There are no accurate figures for the populations of these new industrial towns before 1801. Since then a census has taken place every decade. Historians make estimates for the years before 1801.
Social Conditions in Towns
The pollution and the filthy conditions that people were forced to live in resulted in the spread of diseases. From time to time, epidemics of smallpox and cholera broke out and the infant mortality ratewas much higher in the towns than in the country areas.
As more and more people flocked to the towns, unemployment increased. Where no member of the family was able to find work, whole families experienced terrible poverty and hardship. In despair people turned to drink and crime increased. For some, it was so bad that they died of starvation.
People often worked long hours, sometimes up to 18 hours a day. Factories were dark and badly ventilated. No compensationwas paid to workers when accidents occurred. Very often women and even children were employed because they could be paid lower wages than men. Children as young as including those from the orphanages, were forced to work for 12 to 14 hours a day.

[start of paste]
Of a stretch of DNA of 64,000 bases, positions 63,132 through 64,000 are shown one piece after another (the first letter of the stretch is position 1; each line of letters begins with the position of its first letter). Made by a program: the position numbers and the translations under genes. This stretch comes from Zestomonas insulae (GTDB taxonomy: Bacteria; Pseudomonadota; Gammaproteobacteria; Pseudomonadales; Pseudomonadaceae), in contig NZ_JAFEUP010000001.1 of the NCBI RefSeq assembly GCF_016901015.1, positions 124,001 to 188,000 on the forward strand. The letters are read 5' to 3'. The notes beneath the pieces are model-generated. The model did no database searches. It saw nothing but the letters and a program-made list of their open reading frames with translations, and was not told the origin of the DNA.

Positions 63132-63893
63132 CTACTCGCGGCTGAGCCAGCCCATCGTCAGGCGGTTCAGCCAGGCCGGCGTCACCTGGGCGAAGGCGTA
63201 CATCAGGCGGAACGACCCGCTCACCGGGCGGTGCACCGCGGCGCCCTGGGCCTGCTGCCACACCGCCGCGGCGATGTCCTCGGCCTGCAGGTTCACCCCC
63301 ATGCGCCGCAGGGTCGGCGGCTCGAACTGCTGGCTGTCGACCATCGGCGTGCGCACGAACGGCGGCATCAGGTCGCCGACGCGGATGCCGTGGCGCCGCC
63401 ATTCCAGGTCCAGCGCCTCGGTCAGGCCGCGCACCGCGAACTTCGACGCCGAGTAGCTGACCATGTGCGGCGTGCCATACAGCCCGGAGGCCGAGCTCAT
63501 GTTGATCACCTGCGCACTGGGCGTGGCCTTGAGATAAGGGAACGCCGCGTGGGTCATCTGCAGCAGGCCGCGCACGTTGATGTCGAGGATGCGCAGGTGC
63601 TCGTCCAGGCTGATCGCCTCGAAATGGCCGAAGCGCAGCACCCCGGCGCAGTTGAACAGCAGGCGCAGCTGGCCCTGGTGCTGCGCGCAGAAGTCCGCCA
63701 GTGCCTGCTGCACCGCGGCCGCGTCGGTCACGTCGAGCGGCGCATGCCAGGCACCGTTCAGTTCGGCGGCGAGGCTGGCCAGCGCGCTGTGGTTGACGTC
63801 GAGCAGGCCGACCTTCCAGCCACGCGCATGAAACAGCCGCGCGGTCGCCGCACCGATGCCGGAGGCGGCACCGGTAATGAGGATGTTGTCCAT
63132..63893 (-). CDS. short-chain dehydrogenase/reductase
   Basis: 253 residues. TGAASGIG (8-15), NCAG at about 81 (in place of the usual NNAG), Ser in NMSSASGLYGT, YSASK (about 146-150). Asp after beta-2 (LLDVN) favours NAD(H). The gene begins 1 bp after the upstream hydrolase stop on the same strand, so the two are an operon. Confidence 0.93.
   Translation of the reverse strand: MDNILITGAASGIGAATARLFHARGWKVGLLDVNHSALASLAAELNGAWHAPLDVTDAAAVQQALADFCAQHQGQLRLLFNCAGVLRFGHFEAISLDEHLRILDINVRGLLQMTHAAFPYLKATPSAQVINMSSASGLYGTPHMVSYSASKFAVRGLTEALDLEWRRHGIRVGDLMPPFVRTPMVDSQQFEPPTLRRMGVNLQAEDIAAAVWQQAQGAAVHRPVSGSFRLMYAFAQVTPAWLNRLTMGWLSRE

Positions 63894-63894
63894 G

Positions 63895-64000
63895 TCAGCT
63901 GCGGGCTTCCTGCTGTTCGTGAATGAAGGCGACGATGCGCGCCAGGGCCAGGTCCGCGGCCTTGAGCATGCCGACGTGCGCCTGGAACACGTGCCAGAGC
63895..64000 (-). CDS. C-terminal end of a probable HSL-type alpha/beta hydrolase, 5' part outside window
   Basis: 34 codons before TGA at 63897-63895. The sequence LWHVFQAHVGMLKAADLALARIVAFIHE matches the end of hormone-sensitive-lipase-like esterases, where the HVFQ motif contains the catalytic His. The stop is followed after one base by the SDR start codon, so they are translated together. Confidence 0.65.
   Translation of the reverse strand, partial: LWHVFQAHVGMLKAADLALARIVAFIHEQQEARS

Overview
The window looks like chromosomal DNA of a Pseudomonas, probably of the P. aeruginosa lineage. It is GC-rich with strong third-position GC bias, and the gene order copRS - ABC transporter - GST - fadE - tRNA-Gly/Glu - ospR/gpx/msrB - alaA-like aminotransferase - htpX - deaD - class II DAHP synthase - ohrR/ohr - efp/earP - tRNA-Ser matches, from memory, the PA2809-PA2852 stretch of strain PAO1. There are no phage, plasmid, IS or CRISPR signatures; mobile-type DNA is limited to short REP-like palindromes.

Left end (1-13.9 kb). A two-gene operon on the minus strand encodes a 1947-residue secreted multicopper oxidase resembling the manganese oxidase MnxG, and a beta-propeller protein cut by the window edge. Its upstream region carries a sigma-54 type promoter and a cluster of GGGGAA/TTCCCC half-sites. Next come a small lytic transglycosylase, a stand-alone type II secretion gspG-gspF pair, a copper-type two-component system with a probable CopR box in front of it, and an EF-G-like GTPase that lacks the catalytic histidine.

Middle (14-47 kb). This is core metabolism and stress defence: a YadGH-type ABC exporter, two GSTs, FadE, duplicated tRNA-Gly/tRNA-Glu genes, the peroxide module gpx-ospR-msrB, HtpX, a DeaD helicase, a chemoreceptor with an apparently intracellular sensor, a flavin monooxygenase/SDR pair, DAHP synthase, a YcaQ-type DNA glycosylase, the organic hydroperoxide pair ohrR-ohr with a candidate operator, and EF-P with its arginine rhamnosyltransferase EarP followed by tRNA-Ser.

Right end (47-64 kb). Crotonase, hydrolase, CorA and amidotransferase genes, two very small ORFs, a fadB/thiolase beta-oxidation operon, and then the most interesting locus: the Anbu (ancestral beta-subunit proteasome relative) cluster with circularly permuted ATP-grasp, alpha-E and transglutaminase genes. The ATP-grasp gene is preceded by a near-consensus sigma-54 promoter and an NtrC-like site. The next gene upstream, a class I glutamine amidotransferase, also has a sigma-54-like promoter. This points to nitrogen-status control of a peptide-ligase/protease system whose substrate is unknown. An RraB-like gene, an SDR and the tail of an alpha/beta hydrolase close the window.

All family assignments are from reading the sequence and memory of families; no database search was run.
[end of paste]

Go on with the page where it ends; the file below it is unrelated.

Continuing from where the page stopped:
Working conditions in the coal mines were even worse than in the factories. It was common for women to pull coal trucks along low and ark mine passages. Some of these passages were so low that only small children were able to crawl along them. Rock falls and other accidents were common. Many children became physically deformed because of their work.
Employers and workers in Britain
One of the most important effects of the Industrial Revolution in Britain was the division of British society into new groups or classes. There were now two main groups in the towns made up of the factory and themine owners. These were the employers who had the money with which to employ people who produced goods. Although not all employers held the same views, they shared aim of making a profit from the sale of products made by the people who worked for them.